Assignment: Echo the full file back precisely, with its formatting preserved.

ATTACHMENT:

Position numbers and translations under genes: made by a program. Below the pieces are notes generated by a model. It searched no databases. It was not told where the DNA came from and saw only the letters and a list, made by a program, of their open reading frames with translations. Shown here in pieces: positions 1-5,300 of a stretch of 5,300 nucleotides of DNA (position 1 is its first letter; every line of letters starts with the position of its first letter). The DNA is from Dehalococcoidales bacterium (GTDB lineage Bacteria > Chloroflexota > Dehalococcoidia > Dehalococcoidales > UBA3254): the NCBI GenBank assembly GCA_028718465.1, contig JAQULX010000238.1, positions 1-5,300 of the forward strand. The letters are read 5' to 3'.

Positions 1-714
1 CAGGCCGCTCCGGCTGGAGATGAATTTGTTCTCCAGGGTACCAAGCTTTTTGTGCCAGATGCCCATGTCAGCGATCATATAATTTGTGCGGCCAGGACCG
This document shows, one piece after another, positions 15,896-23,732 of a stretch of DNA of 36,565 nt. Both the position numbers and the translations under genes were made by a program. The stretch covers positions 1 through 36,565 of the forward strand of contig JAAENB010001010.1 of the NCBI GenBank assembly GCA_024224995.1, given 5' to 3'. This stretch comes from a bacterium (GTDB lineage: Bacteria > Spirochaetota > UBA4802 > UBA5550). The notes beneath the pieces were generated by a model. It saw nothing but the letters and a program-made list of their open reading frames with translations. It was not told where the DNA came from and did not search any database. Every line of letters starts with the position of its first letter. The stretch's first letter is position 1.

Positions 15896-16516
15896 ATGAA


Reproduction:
Position numbers and translations under genes: made by a program. Below the pieces are notes generated by a model. It searched no databases. It was not told where the DNA came from and saw only the letters and a list, made by a program, of their open reading frames with translations. Shown here in pieces: positions 1-5,300 of a stretch of 5,300 nucleotides of DNA (position 1 is its first letter; every line of letters starts with the position of its first letter). The DNA is from Dehalococcoidales bacterium (GTDB lineage Bacteria > Chloroflexota > Dehalococcoidia > Dehalococcoidales > UBA3254): the NCBI GenBank assembly GCA_028718465.1, contig JAQULX010000238.1, positions 1-5,300 of the forward strand. The letters are read 5' to 3'.

Positions 1-714
1 CAGGCCGCTCCGGCTGGAGATGAATTTGTTCTCCAGGGTACCAAGCTTTTTGTGCCAGATGCCCATGTCAGCGATCATATAATTTGTGCGGCCAGGACCG
This document shows, one piece after another, positions 15,896-23,732 of a stretch of DNA of 36,565 nt. Both the position numbers and the translations under genes were made by a program. The stretch covers positions 1 through 36,565 of the forward strand of contig JAAENB010001010.1 of the NCBI GenBank assembly GCA_024224995.1, given 5' to 3'. This stretch comes from a bacterium (GTDB lineage: Bacteria > Spirochaetota > UBA4802 > UBA5550). The notes beneath the pieces were generated by a model. It saw nothing but the letters and a program-made list of their open reading frames with translations. It was not told where the DNA came from and did not search any database. Every line of letters starts with the position of its first letter. The stretch's first letter is position 1.

Positions 15896-16516
15896 ATGAA